Your huddled masses yearning to breathe free,
The wretched refuse of your teeming shore.
Send these, the homeless, tempest-tossed, to me:
I lift my lamp beside the golden door.
If we are unwilling to take any risks whatsoever, the USA should just take down the Statue of Liberty and stop all immigration and accept no new citizens, and change our slogan to “Just Say No to Compassion.” On the other hand, if we are unwilling to do everything possible to establish a vetting process by which we evaluate and deny entry to those refugees/immigrants who are likely to despise our country and inflict violence on our citizens, we should change our slogan to, “Just Say No to Wisdom.”
The slogan on the Statue of Liberty has never meant that U.S. borders are open to anyone no matter what. There has always been some care taken in terms of who is allowed into the country and who isn’t. Yet, there has also been a willingness to take a measured risk of admitting people who might prove to make a valuable contribution and become loyal citizens, but might also prove to become a burden or even a threat.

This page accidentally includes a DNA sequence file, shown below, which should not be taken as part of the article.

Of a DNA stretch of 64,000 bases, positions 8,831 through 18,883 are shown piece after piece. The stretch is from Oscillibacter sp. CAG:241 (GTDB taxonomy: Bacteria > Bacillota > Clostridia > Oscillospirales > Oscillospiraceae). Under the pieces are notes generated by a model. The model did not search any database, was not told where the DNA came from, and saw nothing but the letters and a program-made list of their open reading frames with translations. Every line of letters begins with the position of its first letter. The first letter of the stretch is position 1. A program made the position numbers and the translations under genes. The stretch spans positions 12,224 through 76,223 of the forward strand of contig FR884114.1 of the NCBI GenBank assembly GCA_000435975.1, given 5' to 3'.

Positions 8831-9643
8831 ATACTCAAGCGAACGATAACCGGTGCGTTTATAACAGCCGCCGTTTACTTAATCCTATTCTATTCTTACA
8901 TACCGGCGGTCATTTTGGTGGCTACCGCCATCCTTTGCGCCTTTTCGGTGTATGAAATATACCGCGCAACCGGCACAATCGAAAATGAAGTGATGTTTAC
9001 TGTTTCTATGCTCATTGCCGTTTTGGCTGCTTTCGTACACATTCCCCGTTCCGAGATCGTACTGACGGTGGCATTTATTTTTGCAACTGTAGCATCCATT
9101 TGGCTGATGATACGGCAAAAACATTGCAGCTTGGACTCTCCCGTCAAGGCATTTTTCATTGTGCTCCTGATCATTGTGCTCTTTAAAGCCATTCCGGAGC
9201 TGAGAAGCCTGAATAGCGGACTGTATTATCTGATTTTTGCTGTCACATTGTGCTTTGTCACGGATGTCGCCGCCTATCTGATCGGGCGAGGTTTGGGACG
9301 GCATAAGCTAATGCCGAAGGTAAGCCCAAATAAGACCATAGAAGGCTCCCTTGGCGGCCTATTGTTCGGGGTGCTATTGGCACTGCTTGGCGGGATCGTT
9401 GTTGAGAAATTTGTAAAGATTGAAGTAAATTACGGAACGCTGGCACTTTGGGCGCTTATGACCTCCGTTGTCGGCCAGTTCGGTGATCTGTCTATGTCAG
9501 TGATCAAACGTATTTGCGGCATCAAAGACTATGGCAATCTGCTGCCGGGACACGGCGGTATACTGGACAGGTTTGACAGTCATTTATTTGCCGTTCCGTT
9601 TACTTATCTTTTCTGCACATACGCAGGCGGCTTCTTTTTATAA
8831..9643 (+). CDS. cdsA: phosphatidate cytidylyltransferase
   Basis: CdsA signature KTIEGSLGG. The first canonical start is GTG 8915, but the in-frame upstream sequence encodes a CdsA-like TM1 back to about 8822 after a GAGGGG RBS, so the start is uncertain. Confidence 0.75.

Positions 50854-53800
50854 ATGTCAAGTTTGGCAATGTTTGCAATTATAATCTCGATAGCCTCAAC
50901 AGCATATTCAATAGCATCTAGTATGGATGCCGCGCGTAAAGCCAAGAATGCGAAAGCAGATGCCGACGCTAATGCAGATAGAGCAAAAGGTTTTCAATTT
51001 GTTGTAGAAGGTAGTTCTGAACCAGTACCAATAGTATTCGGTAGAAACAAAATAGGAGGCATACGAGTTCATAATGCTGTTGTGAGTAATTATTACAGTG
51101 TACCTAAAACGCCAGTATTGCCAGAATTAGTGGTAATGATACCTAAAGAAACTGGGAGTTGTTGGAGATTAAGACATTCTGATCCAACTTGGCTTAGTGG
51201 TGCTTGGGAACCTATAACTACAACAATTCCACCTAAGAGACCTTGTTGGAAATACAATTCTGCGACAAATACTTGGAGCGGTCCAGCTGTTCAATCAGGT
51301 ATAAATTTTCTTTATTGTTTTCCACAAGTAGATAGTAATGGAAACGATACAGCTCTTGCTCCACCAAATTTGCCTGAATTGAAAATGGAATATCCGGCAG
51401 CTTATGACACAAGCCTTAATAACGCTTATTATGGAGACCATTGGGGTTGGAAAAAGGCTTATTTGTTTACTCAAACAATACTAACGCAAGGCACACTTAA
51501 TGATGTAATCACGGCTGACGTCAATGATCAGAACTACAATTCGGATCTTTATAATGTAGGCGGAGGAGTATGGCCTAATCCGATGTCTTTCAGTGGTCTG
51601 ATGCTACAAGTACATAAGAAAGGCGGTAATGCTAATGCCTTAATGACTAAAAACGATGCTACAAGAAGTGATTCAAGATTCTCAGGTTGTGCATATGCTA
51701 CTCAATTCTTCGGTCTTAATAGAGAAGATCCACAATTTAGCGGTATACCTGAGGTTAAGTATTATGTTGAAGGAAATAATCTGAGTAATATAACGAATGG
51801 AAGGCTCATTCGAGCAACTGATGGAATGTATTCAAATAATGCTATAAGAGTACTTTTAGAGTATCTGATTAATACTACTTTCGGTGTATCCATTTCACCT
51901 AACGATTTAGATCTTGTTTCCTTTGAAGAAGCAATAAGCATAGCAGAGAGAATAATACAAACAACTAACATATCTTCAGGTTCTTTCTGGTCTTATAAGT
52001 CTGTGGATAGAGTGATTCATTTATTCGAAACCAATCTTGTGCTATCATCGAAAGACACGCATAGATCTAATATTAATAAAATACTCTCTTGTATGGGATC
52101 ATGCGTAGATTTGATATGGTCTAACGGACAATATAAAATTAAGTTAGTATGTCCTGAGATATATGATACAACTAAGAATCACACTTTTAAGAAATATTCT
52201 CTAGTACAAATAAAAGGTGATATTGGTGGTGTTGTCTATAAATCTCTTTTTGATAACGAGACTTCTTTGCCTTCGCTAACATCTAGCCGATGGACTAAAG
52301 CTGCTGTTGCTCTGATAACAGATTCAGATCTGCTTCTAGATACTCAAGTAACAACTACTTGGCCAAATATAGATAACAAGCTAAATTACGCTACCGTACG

We can’t be omniscient, but God calls us to both compassion and wisdom. Not all compassion involves opening our borders to all needy people—it can also involve helping them settle in other nations. Here’s an example of the biblical call to measure danger and take it into consideration in how we respond: “The prudent see danger and take refuge, but the simple keep going and pay the penalty” (Proverbs 22:3, NIV).
Yet wisdom as a value also doesn’t stand on its own—that same book of Proverbs, the greatest source of wisdom in all Scripture, says “Whoever is generous to the poor lends to the LORD, and he will repay him for his deed” (Proverbs 19:17, ESV). It also says “Those who give to the poor will lack nothing, but those who close their eyes to them receive many curses” (Proverbs 28:17). Hence, what is compassionate is also ultimately wise, because God rewards it.
Lest we think these passages only relate to giving money, the “poor” and needy aren’t just the underfinanced. There are Old Testament themes of caring for those lacking freedom and safety (Isaiah 58:6-7). Peaceful foreigners living among God’s people were to be welcomed and embraced (Leviticus 19:34). “Do not mistreat or oppress a foreigner, for you were foreigners in Egypt” (Exodus 22:21). On the other hand, sanctuary and subsidy wasn’t offered to known enemies of the state.
As Christians we are to love and pray for our enemies (Matthew 5:44), but that doesn’t mean we are called to enable people to inflict harm on our nation, churches and families. Indeed, since those who harm others will be condemned for doing so, enabling people to do harm is not loving them.